Suze Orman says ‘the worst thing you can do’ is spend too much: here are 8 things she thinks you shouldn’t be doing while a recession looms

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Suze Orman says ‘the worst thing you can do’ is spend too much: here are 8 things she thinks you shouldn’t be doing while a recession looms

Bestselling personal finance author and TV personality Suze Orman has been inspiring Americans for decades to make better money moves and avoid major financial mistakes.

She’s been as busy as ever since the pandemic hit, offering consumers advice on how to weather tough economic times as day-to-day costs and interest rates soar.

Orman recently sat down with MoneyWise to talk about the importance of emergency savings, especially with rising interest rates and a recession on the horizon.

With inflation continuing to put pressure on Americans to tighten their belts, he also previously warned his readers to exercise some restraint when it comes to spending.

In a June blog post, Orman says he can understand the urge to live it up after the relative confinement of the past two years.

“The worst thing you can do right now is overspend…leaving yourself vulnerable in a recession.”

Here are eight of her most fundamental tips on how to save — and spend — your money.

WATCH NOW: Complete Q&A with SecureSave’s Suze Orman and Devin Miller

Not to be missed

1. Don’t rent a car

In the words of Suze Orman, “You should never, ever, ever rent a car.”

If you lease, you’ll sink your money into several years of car payments and be left empty-handed when the lease term is up.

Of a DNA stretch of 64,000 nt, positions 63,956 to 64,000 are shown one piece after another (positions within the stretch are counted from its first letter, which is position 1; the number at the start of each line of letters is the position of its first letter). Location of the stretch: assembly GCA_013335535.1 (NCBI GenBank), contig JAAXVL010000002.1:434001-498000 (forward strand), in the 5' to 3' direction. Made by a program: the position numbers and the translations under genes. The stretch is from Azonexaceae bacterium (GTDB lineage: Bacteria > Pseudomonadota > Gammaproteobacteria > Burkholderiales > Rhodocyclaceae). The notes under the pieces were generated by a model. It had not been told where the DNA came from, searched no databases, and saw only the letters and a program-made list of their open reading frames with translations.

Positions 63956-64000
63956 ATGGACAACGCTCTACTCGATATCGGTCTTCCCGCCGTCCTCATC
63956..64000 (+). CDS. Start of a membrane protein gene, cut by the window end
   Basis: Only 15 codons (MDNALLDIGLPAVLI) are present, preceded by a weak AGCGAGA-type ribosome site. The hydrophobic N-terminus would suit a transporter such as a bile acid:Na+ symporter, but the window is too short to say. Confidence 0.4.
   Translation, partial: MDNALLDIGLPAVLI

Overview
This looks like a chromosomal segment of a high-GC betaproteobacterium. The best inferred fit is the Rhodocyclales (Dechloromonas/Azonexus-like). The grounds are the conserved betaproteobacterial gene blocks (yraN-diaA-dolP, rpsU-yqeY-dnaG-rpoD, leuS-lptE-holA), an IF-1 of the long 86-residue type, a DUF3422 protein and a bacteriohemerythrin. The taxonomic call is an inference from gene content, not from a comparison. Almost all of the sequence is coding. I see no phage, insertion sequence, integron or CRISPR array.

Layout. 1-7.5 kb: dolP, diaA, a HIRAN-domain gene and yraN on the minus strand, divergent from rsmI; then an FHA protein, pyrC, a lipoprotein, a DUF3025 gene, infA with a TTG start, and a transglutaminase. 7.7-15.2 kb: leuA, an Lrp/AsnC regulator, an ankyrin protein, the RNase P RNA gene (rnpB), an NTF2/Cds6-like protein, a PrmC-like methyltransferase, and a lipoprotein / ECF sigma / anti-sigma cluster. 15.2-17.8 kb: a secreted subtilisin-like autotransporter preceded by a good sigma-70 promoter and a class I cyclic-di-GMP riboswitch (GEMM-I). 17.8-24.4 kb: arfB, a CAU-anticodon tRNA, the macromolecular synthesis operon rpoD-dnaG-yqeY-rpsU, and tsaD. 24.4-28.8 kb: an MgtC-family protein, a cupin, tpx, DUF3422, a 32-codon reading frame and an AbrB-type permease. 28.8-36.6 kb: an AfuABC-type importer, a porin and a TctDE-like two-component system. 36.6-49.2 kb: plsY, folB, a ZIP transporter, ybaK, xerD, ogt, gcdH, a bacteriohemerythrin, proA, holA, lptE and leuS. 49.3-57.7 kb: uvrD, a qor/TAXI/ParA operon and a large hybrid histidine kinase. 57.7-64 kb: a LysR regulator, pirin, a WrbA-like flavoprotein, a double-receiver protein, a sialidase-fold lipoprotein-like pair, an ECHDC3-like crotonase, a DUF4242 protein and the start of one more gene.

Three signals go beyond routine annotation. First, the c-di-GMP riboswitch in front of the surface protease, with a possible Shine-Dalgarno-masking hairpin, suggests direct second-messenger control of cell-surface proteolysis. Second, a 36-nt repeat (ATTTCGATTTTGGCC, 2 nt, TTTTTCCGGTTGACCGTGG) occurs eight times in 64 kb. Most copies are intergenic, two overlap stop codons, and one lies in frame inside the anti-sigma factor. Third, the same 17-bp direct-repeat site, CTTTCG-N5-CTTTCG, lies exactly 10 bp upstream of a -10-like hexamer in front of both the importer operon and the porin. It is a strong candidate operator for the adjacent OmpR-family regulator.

Financing is a better option, but Orman says if it’s going to take more than three years to pay off the car, then it’s out of your price range.

Buying a used car is another way to go. Models that are only a few years old will have excellent safety specifications and the same audio-visual technology as a new car, at a fraction of the price.

2. Don’t let spending get out of control

Even people who normally spend responsibly lose their senses completely when special deals, tax refunds or bonuses arrive. Orman blames a lack of planning and self-control, especially when it comes to gift giving.

“Challenge yourself not to buy any gifts with a credit card…you’re much more likely to only buy what you can afford,” says Orman. He says that holiday credit card debt, in particular, can last much longer than the recipient will remember your gift.

Also, friends and family would be ashamed if they found out their gifts are beyond your means. “Time and love are the most precious possessions you can share,” writes Orman.

When shopping, especially online, look up prices and use tools to avoid overpaying for items on your list.

WATCH NOW: Suze Orman warns cash-strapped Americans not to touch their 401(k)

3. Don’t skimp on car insurance

Auto insurance policies include three key areas of coverage: for personal injury liability per person, for total liability for personal injury, and for property damage caused. The minimum coverage amounts in many states are $25,000, $50,000, and $25,000, respectively.

Orman doesn’t think that’s enough. “It will be a financial disaster to pay out of pocket for serious injury, loss of wages, rehabilitation and the like for the other driver (and his passengers) if you cause an accident,” he claims on his website.

WalletHub conducted a study stating that the minimum monthly coverage amount costs an average of $60 American. It makes sense to shop around to find the best policy possible.

Increasing your deductibles can also lead to significant savings.

4. Don’t go without life insurance

About 4 in 10 adults don’t have life insurance, according to industry research group LIMRA.